Poem: "Perfection"

Hey all! Whoa! I just looked at my followers counter today and I'm at 94! o.O The last time I looked at it, it was at 70... it's pretty much skyrocketed since then, so I'm happy about that. Thanks, everyone. Y'all are awesome. ;) I have a little challenge for you guys - think you can get me to 100 by next Monday?

Here's the deal. I'm going to post a poem today that I wrote quite awhile back. However, I also wrote a short story as a companion to said poem. So if I hit 100 followers by Monday, I'll show y'all the story, which I'm immensely proud of and in my opinion is one of my best ones. :)

So spread the word if y'all want to read the short story "Perfection"! For now, we have the poem version. (It's a tad long, by the way.) This one I wrote in fifth grade, and the story I wrote in the summer of eighth grade, so it should be interesting to see the difference between the two, yes?

love, Topaz


He sat. Unwanted. Hidden behind the mountain of spotless teddies. Behind the mountain of beauty. Behind the mountain of ... them.

He was not one of them. Of course, he wished he was. He had never stopped wishing he was. But he knew he would never be one of them. After all, he was hardly a bear at all.

It was dark. As dark as his mood. The shopkeeper was about to close down, When, She came.

She wheeled herself in, Even though the tall man—her grandfather?— Offered to. Only nine, Or maybe even ten.

Both legs in braces, Face twisted in a painful grimace, And the thinnest arms he had ever seen.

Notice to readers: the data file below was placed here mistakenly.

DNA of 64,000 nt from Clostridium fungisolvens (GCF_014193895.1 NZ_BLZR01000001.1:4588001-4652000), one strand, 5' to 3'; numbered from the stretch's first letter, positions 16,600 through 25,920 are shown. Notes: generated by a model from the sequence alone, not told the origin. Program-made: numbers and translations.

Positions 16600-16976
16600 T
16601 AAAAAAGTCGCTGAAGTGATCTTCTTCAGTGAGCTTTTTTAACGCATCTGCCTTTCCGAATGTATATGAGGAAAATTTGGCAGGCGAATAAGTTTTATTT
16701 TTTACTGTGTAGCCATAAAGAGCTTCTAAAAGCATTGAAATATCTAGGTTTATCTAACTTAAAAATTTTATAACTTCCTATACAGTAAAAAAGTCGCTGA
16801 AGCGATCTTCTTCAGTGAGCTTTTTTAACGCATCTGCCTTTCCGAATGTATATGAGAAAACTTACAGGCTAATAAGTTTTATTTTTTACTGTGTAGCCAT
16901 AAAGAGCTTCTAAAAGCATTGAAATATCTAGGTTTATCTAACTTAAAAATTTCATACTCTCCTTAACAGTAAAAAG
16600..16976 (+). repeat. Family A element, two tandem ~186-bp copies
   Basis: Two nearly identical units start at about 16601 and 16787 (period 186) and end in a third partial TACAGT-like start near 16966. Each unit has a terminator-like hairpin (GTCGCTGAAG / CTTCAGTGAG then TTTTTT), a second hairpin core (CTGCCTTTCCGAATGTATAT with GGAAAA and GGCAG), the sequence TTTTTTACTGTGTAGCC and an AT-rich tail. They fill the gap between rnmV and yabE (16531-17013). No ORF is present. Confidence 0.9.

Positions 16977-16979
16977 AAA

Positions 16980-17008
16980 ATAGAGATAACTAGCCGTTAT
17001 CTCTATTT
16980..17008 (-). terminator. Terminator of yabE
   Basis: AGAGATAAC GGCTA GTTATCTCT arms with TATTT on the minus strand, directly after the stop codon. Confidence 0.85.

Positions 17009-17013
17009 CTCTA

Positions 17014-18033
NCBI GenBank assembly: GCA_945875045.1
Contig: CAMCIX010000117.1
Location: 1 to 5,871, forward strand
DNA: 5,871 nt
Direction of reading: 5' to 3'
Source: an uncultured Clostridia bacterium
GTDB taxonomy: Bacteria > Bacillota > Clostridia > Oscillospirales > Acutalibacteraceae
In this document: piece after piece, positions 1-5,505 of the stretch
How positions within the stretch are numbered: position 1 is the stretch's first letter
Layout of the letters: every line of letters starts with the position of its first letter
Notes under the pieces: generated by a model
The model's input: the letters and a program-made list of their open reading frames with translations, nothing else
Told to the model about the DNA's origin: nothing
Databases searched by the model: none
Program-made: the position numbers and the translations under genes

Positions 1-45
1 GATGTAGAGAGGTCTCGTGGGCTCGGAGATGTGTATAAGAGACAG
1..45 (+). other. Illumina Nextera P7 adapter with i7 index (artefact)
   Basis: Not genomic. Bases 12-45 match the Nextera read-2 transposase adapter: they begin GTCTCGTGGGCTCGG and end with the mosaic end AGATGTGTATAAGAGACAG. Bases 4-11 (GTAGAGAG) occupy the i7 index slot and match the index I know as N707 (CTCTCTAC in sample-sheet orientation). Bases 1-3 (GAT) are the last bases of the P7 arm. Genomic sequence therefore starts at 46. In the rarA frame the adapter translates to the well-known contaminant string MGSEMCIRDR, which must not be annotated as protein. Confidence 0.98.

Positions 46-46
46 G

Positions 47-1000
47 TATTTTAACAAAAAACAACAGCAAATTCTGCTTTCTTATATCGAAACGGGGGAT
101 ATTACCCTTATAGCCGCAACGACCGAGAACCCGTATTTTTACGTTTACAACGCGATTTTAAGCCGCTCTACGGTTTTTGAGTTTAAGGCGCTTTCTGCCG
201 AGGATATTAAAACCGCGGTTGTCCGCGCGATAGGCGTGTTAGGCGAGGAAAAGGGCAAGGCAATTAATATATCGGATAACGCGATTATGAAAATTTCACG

She was singing. A simple song, About loneliness and tears and sorrow.

Her voice . . . Oh, her voice. Her voice was like the sound of sunbeams and rainbows.

How he wanted her! How he wished she would pick him! How he wanted to cuddle her, to comfort her, to tell her that it was going to be all right! Come here. Come here. Please.

He could see her, Determinedly pushing herself into the shop, Could see the disgusted face of the shopkeeper, Could feel the pain of the girl. He hated that shopkeeper!

She wheeled herself around, Staring, Repeatedly circling the shop, Looking at the dolls, the trains, the books, and singing under her breath All the while.

They all sat up straight and tall, Put on their biggest smiles, Willed her to come closer.

Time after time, the man said, “Is this the one?” Time after time, the girl answered, “No . . . not this one.”

Then, she stopped. Right in front of the teddies. Wheeled her way along the shelves. “I don’t think so. It’s not this one.”

She stopped again. This time, there was a ripple of excitement. Everyone straightened up. He could feel it, too. Please. Just this once. Please.

She was going to choose. Then, Her eyes lit up. As bright as stars. “Yes!”

Of course, it wasn’t him. No one ever chose him. Why had he even bothered to get his hopes up?

The man reached up. Strange. The man was reaching towards the top shelf. The top shelf was the shelf of faulty toys. He was on the top shelf.

He didn’t realize it until it happened.

The rough, calloused hand closed around him. He was too shocked to be nervous or excited. Lots of bears tried to block the old hand As it made its way out. He knew they were as amazed as he was, Amazed and jealous and just downright furious! But they were no match for the strong old man.

The little girl reached up and took him. Hugged him. Oh, how he loved it!

He cuddled her right back. Murmured soothing words in her ear. He knew that this was what he had suffered all those years for. This one moment Of finally being chosen.

The man was driving to their new home. She was singing softly to him. It was a different song, About peace and beauty and happiness. He was just basking in the sound of her voice.

Suddenly the man said, “Why did you choose that one? There were so many nicer toys in that shop. And besides, this one’s so old and faded and dusty and patched.”

He tensed up. Why had she chosen him? Did she just feel sorry for him? Was she going to throw him out? Why?

She looked at the man incredulously. “Oh, Grandpa. How could you say that?” She reached down and lovingly fingered his soft ear.

“He’s perfect.”